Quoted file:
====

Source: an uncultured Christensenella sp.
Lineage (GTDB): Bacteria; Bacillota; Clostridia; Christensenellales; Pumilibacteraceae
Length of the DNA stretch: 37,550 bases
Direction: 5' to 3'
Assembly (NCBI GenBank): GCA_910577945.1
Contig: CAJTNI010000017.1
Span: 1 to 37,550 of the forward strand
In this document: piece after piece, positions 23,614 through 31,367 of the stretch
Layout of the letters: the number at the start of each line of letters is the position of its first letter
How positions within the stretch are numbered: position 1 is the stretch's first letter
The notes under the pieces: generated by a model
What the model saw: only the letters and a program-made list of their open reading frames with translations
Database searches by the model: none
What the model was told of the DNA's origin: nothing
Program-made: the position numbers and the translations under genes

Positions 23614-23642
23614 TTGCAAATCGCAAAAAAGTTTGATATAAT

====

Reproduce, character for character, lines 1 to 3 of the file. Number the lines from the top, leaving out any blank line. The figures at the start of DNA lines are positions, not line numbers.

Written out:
Source: an uncultured Christensenella sp.
Lineage (GTDB): Bacteria; Bacillota; Clostridia; Christensenellales; Pumilibacteraceae
Length of the DNA stretch: 37,550 bases